National Comfort Institute (NCI) training covers as many combustion problems as possible on equipment in the field. NCI created diagnostic charts for many different types of equipment. However, there will always be situations in the field that don’t conform to these charts.

Jim Davis, NCI
Jim Davis, Senior Instructor, National Comfort Institute

When the measurements we get don’t fall into charted areas, what should we do? It is important to note that we are talking about measurements outside NCI and possibly industry standards.

The following problem arises in this area.

The Scenario

An HVAC contractor finds the following after servicing a condensing furnace and doing a combustion test on a two-pipe installation – The combustion test measurements are as shown in Chart 1:

The NCI Combustion charts show that:

Combustion Air measurements - test in
Chart 1.
  • O2 should be between 6% to 9%
  • Flue temperature between 100 and 140°F
  • CO should be less than 100 ppm.

The O2 and CO should be stable, as show above.

The O2 and flue temperature indicate an underfired condition. The NCI diagnostic sheets show that the CO reading cannot specifically identify an underfired problem. This is because underfiring can cause CO to be high, over 100 ppm or 0 ppm, or anywhere in between. So the contractor called me for help.

Because the CO is above 100 ppm in this case, one way to determine if underfiring is causing the situation is to raise the gas pressure slightly. I asked the contractors to do that, and the new combustion readings are shown in Chart 2:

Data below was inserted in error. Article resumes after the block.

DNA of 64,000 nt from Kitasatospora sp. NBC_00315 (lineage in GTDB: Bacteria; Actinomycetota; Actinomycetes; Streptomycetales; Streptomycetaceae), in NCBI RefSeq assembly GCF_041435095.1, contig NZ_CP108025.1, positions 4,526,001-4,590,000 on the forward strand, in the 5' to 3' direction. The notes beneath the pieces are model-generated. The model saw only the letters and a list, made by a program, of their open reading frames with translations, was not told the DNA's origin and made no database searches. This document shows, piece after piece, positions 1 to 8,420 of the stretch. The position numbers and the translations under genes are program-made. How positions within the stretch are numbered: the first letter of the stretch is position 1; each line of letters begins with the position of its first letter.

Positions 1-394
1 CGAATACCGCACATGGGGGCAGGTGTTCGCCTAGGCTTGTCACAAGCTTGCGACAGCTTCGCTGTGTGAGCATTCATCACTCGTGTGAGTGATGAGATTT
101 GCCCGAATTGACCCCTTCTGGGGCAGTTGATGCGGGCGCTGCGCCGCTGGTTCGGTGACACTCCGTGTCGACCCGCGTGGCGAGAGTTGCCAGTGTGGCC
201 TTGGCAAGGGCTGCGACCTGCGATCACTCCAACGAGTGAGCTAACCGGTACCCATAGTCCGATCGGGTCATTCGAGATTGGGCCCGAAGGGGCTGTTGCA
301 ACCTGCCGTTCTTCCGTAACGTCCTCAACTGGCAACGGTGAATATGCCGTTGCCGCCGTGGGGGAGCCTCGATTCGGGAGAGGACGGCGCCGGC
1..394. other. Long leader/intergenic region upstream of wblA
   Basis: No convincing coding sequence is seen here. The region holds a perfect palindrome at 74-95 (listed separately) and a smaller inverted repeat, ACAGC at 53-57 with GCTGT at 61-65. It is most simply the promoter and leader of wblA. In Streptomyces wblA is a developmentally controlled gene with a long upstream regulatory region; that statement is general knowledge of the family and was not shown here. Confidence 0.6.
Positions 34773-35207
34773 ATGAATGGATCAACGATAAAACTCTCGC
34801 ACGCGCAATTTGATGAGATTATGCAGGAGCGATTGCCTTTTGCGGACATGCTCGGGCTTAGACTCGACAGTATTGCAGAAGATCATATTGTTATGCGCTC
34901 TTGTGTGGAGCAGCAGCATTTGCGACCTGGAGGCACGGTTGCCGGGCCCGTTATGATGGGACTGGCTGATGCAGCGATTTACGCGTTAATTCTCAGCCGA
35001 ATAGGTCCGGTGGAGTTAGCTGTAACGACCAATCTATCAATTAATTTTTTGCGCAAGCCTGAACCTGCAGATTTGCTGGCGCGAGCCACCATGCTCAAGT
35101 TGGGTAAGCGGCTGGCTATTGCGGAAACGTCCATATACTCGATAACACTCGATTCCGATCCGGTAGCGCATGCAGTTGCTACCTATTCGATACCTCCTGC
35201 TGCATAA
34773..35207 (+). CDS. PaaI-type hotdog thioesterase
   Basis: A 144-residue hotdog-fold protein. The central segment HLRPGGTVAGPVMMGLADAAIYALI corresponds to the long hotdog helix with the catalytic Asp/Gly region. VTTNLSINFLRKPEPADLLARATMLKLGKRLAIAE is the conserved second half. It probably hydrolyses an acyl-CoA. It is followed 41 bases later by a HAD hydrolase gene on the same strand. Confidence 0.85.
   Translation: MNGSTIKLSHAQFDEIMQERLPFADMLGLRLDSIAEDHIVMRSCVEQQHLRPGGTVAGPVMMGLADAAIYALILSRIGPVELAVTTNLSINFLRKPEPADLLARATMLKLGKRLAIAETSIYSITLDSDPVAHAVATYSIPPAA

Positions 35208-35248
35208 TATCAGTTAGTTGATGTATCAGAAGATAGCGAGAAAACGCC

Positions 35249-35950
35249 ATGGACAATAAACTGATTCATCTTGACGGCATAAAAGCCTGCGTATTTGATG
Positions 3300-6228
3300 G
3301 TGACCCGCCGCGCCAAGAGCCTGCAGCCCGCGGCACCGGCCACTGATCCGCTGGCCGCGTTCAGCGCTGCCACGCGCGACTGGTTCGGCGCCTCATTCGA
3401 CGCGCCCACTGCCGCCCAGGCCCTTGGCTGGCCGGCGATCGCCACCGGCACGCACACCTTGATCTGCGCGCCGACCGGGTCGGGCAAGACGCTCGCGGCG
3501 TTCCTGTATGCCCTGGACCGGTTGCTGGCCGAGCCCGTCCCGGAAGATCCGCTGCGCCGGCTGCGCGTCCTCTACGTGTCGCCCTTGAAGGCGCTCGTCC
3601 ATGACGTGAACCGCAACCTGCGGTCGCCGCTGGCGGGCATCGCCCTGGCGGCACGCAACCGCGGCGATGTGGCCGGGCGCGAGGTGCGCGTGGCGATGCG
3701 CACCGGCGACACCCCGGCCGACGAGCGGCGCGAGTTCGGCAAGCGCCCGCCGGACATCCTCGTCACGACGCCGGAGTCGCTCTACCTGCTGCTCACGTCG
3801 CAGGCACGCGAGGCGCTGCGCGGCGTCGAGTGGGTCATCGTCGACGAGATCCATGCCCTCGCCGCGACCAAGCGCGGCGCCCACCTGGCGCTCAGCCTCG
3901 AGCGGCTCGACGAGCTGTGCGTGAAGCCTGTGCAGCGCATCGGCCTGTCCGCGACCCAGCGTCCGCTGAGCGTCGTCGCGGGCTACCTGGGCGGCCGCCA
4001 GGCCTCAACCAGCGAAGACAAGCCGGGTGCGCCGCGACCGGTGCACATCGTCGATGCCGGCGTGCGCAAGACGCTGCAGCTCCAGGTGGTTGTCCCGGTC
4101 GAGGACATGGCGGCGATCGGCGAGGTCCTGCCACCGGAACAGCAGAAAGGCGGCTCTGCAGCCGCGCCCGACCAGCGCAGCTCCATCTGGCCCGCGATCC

Second combustion air test results
Chart 2

These results show that it wasn’t underfiring, causing increased CO. The CO is over 100 ppm and stable. That only leaves a DAM problem – Dirt/Alignment/Mechanical.

What is the DAM Problem?

The contractor had just cleaned the furnace. He removed the burners, cleaned them, and carefully replaced them. But is it possible one of them might be off just a little?

In this scenario, the furnace had a sealed burner box, so the cover needed to be removed to see the burners and flames. I asked the contractor to remove the cover and do a visual inspection. What happened next might be considered weird. Here are his next set of measurements with the cover off. The results are in Chart 3:

Combustion air final testing
Chart 3

The O2 reading remained the same. CO dropped to an acceptable range and was stable. No change in the O2 reading indicates the amount of air entering the furnace stayed the same and eliminates combustion air as the problem.

But wait! The NCI Diagnostic Chart already eliminates combustion air as a problem on a condensing furnace. How can removing the burner box door fix a DAM problem?

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